Fishing Subsidies Are Speeding the Decline of Ocean Health

More than 1 billion people worldwide depend on seafood as a main source of protein, and about 100 million people rely directly on fishing for their income, yet according to the United Nations Food and Agriculture Organization (FAO), 90 percent of marine fisheries either fully fished or overfished.

Fisheries subsidies are one of the key drivers behind this decline in fish stocks. Governments pay around $20 billion each year in damaging types of fisheries subsidies, primarily to industrial fishers, to offset costs such as fuel, gear, and vessel construction. Although not all subsidies are harmful, many encourage fishing beyond sustainable biological limits by helping vessels go farther and fish for longer periods and with greater capacity than they would without this assistance. Today, in part driven by fisheries subsidies, global fishing capacity—the total capability of the world’s fleets—is estimated at 250 percent of the level that would bring in the maximum sustainable catch.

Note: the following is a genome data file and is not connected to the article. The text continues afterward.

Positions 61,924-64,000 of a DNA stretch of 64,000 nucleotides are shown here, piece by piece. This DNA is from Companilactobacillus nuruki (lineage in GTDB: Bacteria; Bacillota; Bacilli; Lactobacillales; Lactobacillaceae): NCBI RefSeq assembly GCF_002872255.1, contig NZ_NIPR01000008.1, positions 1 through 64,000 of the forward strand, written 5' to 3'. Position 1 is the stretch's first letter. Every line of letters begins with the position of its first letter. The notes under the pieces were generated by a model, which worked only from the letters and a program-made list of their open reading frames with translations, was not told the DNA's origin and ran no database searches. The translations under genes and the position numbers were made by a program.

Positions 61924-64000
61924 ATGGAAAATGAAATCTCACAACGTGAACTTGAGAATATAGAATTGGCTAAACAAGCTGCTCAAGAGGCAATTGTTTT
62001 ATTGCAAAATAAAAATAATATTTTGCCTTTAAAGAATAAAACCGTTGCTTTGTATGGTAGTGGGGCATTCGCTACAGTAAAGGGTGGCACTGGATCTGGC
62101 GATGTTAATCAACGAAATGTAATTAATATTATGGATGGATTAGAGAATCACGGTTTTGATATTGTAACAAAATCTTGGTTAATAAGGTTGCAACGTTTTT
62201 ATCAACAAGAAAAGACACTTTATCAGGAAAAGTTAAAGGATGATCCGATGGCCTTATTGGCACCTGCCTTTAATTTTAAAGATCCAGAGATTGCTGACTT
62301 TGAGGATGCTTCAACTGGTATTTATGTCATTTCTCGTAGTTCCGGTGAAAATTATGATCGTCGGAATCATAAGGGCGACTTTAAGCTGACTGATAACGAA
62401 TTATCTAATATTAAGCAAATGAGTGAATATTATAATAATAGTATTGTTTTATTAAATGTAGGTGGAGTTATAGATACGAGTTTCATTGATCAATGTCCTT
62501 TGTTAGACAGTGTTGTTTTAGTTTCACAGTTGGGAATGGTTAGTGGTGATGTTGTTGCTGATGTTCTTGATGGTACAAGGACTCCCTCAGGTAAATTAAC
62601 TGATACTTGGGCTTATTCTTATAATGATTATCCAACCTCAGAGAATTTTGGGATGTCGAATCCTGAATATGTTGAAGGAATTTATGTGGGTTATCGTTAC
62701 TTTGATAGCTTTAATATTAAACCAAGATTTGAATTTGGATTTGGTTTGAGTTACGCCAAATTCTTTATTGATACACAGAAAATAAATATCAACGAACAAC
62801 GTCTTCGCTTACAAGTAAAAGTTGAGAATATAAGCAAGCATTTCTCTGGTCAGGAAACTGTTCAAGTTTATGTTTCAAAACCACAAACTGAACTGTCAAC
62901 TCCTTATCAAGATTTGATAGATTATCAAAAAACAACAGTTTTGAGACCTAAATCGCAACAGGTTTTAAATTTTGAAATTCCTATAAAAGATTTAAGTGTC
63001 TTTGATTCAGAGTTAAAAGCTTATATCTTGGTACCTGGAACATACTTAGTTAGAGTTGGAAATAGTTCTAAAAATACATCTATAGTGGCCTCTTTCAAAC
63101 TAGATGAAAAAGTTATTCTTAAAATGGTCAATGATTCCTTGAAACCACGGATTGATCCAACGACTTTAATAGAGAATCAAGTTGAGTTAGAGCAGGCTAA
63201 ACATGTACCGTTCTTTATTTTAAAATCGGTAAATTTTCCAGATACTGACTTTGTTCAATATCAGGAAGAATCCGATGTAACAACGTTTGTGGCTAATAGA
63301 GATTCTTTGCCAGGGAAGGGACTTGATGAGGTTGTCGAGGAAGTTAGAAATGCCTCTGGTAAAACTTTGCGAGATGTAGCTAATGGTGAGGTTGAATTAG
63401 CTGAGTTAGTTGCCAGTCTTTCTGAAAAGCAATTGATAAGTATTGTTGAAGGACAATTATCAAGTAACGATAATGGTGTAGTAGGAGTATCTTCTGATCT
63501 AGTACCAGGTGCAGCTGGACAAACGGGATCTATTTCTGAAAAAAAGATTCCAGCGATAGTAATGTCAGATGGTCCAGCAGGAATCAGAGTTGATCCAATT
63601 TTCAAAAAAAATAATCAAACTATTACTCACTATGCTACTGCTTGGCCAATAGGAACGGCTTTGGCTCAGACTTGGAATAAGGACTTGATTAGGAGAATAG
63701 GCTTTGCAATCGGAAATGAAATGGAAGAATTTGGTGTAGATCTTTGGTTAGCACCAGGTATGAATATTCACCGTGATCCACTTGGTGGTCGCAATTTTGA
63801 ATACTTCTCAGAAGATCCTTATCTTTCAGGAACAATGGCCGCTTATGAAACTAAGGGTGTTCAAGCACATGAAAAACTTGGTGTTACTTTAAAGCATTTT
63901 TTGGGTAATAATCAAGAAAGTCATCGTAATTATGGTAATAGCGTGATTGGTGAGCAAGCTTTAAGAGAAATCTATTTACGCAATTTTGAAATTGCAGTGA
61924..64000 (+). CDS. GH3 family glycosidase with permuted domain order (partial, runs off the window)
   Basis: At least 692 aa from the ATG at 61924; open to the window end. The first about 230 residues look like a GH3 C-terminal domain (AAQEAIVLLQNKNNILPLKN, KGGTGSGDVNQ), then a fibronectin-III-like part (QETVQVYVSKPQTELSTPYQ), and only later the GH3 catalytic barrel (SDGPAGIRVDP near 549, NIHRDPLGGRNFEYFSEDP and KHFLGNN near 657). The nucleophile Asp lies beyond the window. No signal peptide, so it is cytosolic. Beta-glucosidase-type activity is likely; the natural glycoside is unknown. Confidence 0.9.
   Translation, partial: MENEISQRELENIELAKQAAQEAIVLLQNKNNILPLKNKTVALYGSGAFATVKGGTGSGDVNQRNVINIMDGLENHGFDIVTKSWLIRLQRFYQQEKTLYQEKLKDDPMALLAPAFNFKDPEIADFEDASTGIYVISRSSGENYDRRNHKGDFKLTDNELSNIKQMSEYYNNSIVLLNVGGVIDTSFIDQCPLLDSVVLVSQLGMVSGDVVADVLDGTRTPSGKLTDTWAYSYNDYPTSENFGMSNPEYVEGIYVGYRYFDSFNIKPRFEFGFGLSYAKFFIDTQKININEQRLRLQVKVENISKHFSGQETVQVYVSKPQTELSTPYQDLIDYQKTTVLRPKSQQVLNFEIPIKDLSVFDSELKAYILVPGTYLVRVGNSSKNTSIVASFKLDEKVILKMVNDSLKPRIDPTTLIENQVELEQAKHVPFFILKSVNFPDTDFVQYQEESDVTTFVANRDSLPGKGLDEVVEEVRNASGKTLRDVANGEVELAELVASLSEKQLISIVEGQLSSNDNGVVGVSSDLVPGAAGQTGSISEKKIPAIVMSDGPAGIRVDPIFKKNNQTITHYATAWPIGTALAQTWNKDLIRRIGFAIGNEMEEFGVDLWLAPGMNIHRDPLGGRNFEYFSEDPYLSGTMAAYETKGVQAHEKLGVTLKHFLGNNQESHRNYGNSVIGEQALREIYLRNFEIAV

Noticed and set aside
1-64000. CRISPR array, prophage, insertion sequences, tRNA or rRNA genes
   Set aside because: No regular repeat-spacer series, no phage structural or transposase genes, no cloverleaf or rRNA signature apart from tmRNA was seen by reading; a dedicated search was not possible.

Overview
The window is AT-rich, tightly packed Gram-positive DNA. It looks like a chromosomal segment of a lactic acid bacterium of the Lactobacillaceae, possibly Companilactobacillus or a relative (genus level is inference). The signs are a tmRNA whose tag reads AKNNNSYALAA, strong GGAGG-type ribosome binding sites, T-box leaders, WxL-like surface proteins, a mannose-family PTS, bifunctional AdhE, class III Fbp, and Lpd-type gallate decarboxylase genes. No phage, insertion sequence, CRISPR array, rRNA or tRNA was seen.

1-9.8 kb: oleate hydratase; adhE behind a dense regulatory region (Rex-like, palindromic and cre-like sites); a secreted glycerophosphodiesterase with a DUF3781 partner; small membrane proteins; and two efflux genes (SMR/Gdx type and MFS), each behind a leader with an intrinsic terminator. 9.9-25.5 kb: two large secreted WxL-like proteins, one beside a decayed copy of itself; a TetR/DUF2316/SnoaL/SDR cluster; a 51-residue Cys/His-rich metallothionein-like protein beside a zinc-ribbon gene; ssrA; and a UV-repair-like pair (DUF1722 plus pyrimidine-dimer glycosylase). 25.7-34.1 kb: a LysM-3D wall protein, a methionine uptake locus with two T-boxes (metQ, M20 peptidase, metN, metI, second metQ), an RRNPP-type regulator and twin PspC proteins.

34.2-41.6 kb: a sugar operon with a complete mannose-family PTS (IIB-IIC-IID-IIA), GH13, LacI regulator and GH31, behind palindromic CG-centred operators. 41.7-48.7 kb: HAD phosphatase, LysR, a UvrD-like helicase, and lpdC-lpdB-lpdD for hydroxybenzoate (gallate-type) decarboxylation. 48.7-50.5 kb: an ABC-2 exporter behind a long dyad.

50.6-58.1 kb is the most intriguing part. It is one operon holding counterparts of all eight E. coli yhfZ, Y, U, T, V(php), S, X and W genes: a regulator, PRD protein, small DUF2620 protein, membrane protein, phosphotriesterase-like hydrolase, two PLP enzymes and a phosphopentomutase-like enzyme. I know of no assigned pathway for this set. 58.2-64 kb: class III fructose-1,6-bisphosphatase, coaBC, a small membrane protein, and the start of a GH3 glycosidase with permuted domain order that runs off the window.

To read the entire article, please click on http://www.pewtrusts.org/en/research-and-analysis/articles/2018/07/19/fishing-subsidies-are-speeding-the-decline-of-ocean-health

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